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on my yami, I lost spark completly and everthing else checks out ok. I am trying a new cdi this week. But was wondering why they go bad, and what are the sigh ns of a bad cdi?

Thanks
 

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on my yami, I lost spark completly and everthing else checks out ok. I am trying a new cdi this week. But was wondering why they go bad, and what are the sigh ns of a bad cdi?

Thanks[/b]
When a CDI goes bad it is often due to mechanical failure triggering an electrical failure. Sometimes water gets into the electronics somewhere (even on models that are "potted" with ceramic or silicone) and either corrodes or shorts the electronics. One way that this can happen over time is if there is a spot on the wire harness that is frequently exposed to snow melt. Over time the copper wire actually wicks moisture through it by capillary action, until the moisture gets pulled all the way into the electronics. If you have ever cut open a wire harness and seen a copper wire that looks black in color for several feet or more, this is usually the result of moisture being pulled down the wire by capillary action. Some of the earlier T660 Arctic Cats failed cdis in exactly this way. There was a wire splice that had electrical tape over it but was not truly sealed. It would take a few months, but enough moisture would finally wick down the wire until it became a small almost-fountain inside the CDI. When you opened a failed CDI from this model it would have a lot of mineral residue spreading in a circle out from one particular pin.

Do visual inspections on wire harnesses whenever you get a chance to look for wear and water ingestion.

Other possible causes include a voltage spike finding it's way into the wire harness and following it into the CDI. This is sometimes caused when a spot in the wire harness that is laying against a sharp edge finally wears through and 2 wire short to each other, or the wire shorts to the frame.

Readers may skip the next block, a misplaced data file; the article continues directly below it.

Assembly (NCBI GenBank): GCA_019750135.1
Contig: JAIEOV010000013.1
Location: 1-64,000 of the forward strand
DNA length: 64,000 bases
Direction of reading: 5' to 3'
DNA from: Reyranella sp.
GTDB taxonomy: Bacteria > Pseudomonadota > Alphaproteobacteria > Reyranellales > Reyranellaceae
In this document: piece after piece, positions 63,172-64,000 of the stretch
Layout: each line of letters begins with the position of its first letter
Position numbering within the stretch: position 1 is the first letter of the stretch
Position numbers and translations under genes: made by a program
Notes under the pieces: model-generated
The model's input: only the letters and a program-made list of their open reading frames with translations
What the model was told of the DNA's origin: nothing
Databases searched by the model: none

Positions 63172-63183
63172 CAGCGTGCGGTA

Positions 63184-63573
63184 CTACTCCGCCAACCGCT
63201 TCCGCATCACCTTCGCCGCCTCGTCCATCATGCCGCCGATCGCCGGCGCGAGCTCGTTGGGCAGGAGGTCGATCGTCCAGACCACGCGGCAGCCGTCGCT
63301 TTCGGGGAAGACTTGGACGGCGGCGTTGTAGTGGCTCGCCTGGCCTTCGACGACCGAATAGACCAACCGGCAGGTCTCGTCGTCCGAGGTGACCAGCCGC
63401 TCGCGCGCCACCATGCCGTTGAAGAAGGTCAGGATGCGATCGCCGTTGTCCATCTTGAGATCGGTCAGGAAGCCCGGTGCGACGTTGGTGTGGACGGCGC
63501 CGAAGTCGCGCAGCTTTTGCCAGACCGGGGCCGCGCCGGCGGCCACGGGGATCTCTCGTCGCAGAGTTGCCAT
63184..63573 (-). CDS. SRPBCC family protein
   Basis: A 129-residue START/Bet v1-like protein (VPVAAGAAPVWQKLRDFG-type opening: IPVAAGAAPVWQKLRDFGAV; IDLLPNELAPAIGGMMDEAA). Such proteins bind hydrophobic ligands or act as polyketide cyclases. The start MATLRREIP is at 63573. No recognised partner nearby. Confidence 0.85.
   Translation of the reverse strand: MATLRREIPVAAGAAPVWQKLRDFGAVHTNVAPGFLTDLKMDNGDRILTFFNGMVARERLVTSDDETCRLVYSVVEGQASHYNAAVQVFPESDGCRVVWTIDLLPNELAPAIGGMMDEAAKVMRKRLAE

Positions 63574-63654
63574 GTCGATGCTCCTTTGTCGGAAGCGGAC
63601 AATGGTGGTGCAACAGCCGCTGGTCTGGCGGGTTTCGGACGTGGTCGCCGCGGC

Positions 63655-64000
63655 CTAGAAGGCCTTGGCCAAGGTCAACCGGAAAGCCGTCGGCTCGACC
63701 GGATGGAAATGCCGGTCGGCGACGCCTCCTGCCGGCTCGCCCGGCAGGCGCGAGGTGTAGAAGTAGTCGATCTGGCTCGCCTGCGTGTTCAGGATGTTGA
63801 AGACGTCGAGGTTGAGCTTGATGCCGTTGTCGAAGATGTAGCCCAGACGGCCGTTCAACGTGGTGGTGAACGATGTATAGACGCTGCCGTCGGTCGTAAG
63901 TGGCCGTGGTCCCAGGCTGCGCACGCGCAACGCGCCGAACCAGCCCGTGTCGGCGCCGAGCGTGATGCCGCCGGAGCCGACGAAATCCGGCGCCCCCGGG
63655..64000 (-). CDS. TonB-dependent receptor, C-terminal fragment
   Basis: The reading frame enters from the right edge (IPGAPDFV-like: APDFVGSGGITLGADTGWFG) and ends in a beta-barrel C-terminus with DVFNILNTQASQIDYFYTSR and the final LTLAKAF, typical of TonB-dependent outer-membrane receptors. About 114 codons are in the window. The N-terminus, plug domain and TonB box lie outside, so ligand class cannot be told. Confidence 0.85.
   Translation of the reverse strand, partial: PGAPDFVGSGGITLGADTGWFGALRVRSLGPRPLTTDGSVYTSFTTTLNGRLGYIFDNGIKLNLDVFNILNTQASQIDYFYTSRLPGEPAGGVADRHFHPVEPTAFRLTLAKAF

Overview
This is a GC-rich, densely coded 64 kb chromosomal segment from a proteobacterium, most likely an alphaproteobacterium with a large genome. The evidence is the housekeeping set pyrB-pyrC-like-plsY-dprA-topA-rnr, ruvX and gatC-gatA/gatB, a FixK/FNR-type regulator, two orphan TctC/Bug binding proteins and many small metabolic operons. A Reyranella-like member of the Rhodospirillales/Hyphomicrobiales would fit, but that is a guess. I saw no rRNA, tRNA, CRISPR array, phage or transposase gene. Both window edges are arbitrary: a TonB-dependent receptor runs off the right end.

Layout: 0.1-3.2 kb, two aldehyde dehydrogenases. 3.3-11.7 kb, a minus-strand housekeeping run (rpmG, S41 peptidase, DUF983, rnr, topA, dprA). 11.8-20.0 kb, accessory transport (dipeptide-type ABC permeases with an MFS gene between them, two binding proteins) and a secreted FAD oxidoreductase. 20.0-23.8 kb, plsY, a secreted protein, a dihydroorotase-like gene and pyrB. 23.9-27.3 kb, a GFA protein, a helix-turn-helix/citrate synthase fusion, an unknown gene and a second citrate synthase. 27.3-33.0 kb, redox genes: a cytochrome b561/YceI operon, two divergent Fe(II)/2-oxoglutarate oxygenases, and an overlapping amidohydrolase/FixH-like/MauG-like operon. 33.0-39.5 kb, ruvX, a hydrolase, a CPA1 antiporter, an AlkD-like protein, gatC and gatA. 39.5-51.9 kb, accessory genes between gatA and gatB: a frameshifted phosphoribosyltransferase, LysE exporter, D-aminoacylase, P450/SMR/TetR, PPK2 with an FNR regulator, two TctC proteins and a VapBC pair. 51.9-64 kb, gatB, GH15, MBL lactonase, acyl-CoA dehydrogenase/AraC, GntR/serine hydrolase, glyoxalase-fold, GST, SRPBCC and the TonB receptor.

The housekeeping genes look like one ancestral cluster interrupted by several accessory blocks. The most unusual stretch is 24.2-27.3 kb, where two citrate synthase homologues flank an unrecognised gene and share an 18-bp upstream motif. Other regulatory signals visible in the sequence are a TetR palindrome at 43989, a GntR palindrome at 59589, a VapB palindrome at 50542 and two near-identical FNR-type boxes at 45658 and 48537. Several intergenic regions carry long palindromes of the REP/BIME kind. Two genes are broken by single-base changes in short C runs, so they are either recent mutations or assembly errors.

As far as what occurs internally, most of the signals that a CDI uses are very low current and low voltage. Once the resistance of any part of the circuit changes due to corrosion or a short-circuit, the signals become unreadable.
 

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Thanks alot....that makes sense. I did find about 3 wires that could cause problems and repaired. So hopefully thats all it was.

Won't know for sure till the cdi comes in.
 

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I had the same problem.
Check your tether switches, kill switch, TORS (if still operational). Find the resistance readings for the magneto in your manual, and make sure those check out. Check your coil, but be wary, my manual was incorrect in the testing procedure...

Make sure you check all of your wires to see if they are connected, especially ground. Sounds stupid, thats what I thought...until I found that little wire hanging out of sight. Now I have a spare $60 CDI box...oops.


What was it doing when you lost spark? If it just died while you were riding, chances are its not a bad connection (although possible). If you worked on it and it doesn't spark now, DEFINATELY look at all connections and switches.
 

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Make sure you check all of your wires to see if they are connected, especially ground. Sounds stupid, thats what I thought...until I found that little wire hanging out of sight. Now I have a spare $60 CDI box...oops.[/b]
Good catch. A lot of times electrical problems of all kinds are caused by a bad ground. Never take any ground for granted, also if you work on a sled put the grounds back exactly like the manufacturer had them unless you have expert knowledge to figure it out for yourself. Usually things are grounded a certain way for a reason.
 

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on my yami, I lost spark completly and everthing else checks out ok. I am trying a new cdi this week. But was wondering why they go bad, and what are the sigh ns of a bad cdi?

Thanks[/b]
What I have found to be the culprit most of the time, is, a bad tail light socket. It shorts the power to ground and the cdi gets zapped! It's the first thing I look for on an old sled with cdi.
happy trails!
 
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